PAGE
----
*Claims are true only if the body part’s malfunction is due to deficiency of vitamin
Sub-Pharmacy made broad claims about health benefits of some food items retweeted 23,000 times and liked by 56000 person and this figure increases every minutes.
Using TheVisualized tool, I found out that the account has over 79.5K Tweets, 94.1K Followers and 8.2K Following. It has no real name but claim to be from Enugu, eastern Nigeria, whereas his email firstname.lastname@example.org reflects western part of the country.
According to our backgrounds checks, Sub-Pharmacist is an individual with a Telegram account linked to Twitter page. It does not have a website and therefore not an organization. I notified him that his claims are being factcheck. He is did not respond to our message regarding his background.
Debunking the assertions, Nigerian born US Pharmacist, Isaiah Okoh told me that “these are true only if the body part’s malfunction is due to deficiency of the vitamin the food gives. For instance, Carrot is good for eye if the eye is deficient in Vitamin A that Carrot is rich in. Not all eye malfunction is due to Vitamin A deficiency. For instance,Glaucoma is due to increased intraocular pressure in the eye and a Trailer load of Carrot may not relieve such.”
We also found out that The idea that carrots promote healthy eyes and good vision originates from a myth — but that doesn’t mean it’s untrue.
Cucumber, Ginger, Avocados, as cabbage, kale, cauliflower and Brussels even turmeric, lemon, honey or cinnamon infused teas can be beneficial for improving health if deficiencies are due to lack of vitamins.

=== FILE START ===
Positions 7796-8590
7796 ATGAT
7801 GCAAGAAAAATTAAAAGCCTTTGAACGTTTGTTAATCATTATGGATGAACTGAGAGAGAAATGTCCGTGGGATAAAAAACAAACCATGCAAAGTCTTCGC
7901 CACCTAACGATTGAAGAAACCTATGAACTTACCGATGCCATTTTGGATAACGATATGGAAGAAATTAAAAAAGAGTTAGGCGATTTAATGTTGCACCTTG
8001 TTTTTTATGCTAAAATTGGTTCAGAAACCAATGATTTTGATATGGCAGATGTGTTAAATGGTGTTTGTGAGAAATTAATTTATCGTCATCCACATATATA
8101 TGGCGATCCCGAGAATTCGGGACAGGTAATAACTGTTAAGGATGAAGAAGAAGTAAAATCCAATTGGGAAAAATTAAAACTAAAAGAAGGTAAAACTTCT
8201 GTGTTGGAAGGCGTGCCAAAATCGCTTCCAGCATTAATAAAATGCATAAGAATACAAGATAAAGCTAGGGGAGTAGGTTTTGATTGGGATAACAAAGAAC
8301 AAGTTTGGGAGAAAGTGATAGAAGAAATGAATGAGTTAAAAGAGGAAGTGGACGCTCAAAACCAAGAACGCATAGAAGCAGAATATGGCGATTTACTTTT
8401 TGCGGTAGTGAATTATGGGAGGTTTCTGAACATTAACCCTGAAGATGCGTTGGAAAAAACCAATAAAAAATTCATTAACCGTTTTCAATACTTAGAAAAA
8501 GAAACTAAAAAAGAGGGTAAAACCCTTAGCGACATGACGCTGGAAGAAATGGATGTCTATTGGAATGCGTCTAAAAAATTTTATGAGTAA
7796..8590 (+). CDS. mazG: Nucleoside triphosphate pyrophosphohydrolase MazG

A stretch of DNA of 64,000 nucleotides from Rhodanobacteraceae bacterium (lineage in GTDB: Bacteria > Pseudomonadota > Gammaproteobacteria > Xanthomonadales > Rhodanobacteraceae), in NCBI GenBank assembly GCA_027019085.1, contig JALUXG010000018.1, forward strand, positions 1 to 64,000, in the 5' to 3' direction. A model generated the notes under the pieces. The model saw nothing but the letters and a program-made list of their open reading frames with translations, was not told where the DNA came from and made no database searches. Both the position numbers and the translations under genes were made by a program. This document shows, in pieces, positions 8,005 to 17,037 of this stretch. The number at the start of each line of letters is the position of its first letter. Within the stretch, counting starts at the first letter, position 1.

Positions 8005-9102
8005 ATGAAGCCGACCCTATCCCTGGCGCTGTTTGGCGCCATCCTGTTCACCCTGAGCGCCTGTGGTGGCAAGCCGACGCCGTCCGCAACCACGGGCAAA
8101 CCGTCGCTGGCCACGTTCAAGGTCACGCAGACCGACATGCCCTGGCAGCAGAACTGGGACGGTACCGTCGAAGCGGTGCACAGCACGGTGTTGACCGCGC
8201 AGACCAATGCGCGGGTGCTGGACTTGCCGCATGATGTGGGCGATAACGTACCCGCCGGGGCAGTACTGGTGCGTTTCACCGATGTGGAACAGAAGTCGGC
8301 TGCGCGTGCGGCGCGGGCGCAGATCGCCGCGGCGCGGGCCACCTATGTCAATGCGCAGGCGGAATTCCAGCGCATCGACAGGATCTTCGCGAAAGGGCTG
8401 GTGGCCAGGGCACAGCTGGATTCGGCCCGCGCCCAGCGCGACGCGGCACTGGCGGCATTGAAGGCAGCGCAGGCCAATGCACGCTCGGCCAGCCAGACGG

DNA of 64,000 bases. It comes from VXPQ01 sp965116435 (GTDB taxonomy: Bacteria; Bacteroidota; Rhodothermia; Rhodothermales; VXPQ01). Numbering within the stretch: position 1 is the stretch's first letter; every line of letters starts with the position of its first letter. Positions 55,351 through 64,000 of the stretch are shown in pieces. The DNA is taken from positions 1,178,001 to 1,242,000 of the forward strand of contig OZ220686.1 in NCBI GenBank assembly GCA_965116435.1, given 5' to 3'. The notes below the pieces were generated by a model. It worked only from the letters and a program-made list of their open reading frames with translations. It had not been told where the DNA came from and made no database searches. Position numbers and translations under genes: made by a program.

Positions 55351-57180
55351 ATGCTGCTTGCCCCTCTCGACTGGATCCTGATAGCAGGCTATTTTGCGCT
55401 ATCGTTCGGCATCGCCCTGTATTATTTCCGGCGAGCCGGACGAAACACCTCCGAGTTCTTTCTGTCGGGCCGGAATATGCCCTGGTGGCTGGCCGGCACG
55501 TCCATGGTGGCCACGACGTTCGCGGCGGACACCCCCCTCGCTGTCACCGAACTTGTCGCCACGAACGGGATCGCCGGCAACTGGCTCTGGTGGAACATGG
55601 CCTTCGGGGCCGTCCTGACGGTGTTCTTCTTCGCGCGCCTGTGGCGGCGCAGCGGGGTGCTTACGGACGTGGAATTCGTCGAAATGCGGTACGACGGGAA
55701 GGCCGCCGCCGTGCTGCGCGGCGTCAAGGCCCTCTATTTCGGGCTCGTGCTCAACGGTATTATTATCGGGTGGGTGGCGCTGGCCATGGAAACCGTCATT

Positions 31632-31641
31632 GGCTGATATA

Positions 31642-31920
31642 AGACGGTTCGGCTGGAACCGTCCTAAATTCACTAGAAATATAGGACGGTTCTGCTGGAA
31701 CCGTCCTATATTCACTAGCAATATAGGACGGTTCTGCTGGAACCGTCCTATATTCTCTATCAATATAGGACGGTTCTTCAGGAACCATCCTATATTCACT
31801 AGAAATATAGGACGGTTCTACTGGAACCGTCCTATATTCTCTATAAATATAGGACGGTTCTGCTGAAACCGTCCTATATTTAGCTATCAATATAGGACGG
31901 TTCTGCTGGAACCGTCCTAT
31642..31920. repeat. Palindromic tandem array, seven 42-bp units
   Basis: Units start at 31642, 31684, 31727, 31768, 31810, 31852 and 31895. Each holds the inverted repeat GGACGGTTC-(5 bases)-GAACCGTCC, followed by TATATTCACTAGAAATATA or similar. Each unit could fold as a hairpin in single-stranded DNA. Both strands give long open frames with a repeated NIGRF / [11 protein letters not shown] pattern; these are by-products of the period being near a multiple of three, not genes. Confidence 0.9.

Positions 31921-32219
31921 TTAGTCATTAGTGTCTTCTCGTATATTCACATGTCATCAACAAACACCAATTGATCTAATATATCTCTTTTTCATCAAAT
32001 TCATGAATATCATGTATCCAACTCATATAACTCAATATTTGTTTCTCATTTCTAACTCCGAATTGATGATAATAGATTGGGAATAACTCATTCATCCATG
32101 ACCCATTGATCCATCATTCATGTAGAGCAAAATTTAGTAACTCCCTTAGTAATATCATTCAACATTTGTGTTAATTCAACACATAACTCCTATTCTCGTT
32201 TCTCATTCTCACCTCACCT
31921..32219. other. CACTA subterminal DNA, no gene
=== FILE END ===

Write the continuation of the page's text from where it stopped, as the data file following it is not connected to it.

Conclusion: Sub-Pharmacist made common and generic claims on certain food items with intension to direct people to his social media page. The health benefits cannot be entirely pinned to one singular foot item and therefore bogus and not entirely true. The claims are about manipulating masses to drive online traffic and therefore for personal gains. Claims are true only if the body part’s malfunction is due to deficiency of the vitamin. From the range of False, Partly False, False Headline, Satire, Altered/Doctored, and Hoax/Fake, i arrived that the claims are Partly False.
This Factcheck is executed by Isaiah Onwuanumba, editor at IT News Nigeria and Code-for-Africa trained Factchecker. Kindly forward observations and concerns to email@example.com or firstname.lastname@example.org or +2347088800151